The Belgian government's decision on 25 November to label products made in illegal Israeli Jewish settlements is welcome, although it will ultimately prove ineffectual.
Belgium has historically shown solidarity with Palestine if compared to other European countries, for example, Britain, Germany and France. From the cancellation of trade missions to Israel to the effusive support by Belgian civil society, artists, scholars and ordinary people, Belgium has demonstrated the desire to play a constructive role in ending the Israeli occupation of Palestine.
Obviously, it will take more than symbolic solidarity and political statements to force Israel to respect international law, to dismantle apartheid, end the military occupation and grant Palestinians their freedom.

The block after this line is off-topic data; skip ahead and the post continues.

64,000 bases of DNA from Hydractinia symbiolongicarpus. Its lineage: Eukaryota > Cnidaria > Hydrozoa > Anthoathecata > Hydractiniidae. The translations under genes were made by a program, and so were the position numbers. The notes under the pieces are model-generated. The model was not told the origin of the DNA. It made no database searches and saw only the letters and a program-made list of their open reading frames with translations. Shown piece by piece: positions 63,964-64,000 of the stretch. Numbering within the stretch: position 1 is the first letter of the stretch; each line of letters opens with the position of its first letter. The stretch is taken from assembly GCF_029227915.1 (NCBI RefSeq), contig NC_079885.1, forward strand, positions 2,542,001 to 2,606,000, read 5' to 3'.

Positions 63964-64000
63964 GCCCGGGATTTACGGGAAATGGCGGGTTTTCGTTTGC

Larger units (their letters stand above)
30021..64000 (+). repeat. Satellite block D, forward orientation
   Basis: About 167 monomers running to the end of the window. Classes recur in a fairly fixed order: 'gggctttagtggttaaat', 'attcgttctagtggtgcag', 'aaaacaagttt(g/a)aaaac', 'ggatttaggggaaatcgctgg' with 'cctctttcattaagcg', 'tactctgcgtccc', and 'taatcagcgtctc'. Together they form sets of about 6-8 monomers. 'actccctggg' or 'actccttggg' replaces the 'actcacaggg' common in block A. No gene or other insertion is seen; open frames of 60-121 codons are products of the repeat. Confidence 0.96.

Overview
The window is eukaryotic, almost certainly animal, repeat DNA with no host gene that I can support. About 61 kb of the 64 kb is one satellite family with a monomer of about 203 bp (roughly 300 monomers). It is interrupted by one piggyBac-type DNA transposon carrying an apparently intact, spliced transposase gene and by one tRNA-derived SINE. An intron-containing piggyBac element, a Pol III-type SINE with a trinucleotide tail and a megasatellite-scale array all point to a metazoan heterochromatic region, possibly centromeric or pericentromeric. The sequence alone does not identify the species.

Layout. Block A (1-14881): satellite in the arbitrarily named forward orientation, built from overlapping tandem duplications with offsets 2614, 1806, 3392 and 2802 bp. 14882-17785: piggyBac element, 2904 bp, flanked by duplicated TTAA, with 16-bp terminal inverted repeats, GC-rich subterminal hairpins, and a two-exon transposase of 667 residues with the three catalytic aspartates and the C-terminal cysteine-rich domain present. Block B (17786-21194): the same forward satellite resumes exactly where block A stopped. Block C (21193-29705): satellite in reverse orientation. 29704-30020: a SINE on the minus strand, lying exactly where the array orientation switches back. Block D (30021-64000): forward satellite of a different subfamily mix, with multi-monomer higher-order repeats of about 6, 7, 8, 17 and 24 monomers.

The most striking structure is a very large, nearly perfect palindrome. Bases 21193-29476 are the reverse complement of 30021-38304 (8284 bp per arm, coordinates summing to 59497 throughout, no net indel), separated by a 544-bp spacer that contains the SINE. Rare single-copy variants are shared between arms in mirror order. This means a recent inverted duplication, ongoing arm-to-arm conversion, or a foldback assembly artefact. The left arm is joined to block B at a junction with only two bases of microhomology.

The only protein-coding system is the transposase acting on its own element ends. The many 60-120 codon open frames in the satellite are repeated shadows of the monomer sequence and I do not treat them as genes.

Belgium's dilemma is the same across Europe. Whereas European governments insist on the centrality of the questions of democracy, human rights and international law in their dealings with Israel, they fail to carry out any meaningful steps to ensure Israel complies with declared European Union policies.
Belgium's decision to differentiate between Israeli products made in Israel and those made in illegal Jewish settlements is not predicated on Brussels' own legal frame of reference, but on several EU landmark decisions in this regard. For example, in November 2015, the EU issued new guidelines to ensure illegal settlement products are being labelled as such. In January 2016, the EU had reportedly 'reinforced' its position that such products must be clearly labelled.